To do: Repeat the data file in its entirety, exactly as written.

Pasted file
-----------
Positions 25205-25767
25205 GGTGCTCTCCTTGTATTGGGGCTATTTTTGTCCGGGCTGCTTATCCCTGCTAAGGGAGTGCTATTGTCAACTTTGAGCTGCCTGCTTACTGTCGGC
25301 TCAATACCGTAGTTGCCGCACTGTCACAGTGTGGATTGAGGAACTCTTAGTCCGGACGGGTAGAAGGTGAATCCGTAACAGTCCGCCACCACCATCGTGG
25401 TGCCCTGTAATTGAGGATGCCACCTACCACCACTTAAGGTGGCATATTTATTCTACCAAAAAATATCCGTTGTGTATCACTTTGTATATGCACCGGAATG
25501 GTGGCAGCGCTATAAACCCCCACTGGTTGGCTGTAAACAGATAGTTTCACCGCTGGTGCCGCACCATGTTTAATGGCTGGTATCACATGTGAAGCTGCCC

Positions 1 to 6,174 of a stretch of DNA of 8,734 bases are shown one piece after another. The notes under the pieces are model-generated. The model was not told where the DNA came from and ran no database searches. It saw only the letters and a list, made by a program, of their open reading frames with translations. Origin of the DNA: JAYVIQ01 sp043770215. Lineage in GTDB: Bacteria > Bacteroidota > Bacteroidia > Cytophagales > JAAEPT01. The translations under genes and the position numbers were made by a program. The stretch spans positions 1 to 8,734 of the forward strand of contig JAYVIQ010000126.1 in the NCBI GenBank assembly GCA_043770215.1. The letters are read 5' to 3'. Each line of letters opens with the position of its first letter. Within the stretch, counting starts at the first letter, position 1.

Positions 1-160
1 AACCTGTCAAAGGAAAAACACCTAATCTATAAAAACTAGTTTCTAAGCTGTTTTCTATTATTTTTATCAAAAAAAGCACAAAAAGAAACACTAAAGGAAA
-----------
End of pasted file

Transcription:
Positions 25205-25767
25205 GGTGCTCTCCTTGTATTGGGGCTATTTTTGTCCGGGCTGCTTATCCCTGCTAAGGGAGTGCTATTGTCAACTTTGAGCTGCCTGCTTACTGTCGGC
25301 TCAATACCGTAGTTGCCGCACTGTCACAGTGTGGATTGAGGAACTCTTAGTCCGGACGGGTAGAAGGTGAATCCGTAACAGTCCGCCACCACCATCGTGG
25401 TGCCCTGTAATTGAGGATGCCACCTACCACCACTTAAGGTGGCATATTTATTCTACCAAAAAATATCCGTTGTGTATCACTTTGTATATGCACCGGAATG
25501 GTGGCAGCGCTATAAACCCCCACTGGTTGGCTGTAAACAGATAGTTTCACCGCTGGTGCCGCACCATGTTTAATGGCTGGTATCACATGTGAAGCTGCCC

Positions 1 to 6,174 of a stretch of DNA of 8,734 bases are shown one piece after another. The notes under the pieces are model-generated. The model was not told where the DNA came from and ran no database searches. It saw only the letters and a list, made by a program, of their open reading frames with translations. Origin of the DNA: JAYVIQ01 sp043770215. Lineage in GTDB: Bacteria > Bacteroidota > Bacteroidia > Cytophagales > JAAEPT01. The translations under genes and the position numbers were made by a program. The stretch spans positions 1 to 8,734 of the forward strand of contig JAYVIQ010000126.1 in the NCBI GenBank assembly GCA_043770215.1. The letters are read 5' to 3'. Each line of letters opens with the position of its first letter. Within the stretch, counting starts at the first letter, position 1.

Positions 1-160
1 AACCTGTCAAAGGAAAAACACCTAATCTATAAAAACTAGTTTCTAAGCTGTTTTCTATTATTTTTATCAAAAAAAGCACAAAAAGAAACACTAAAGGAAA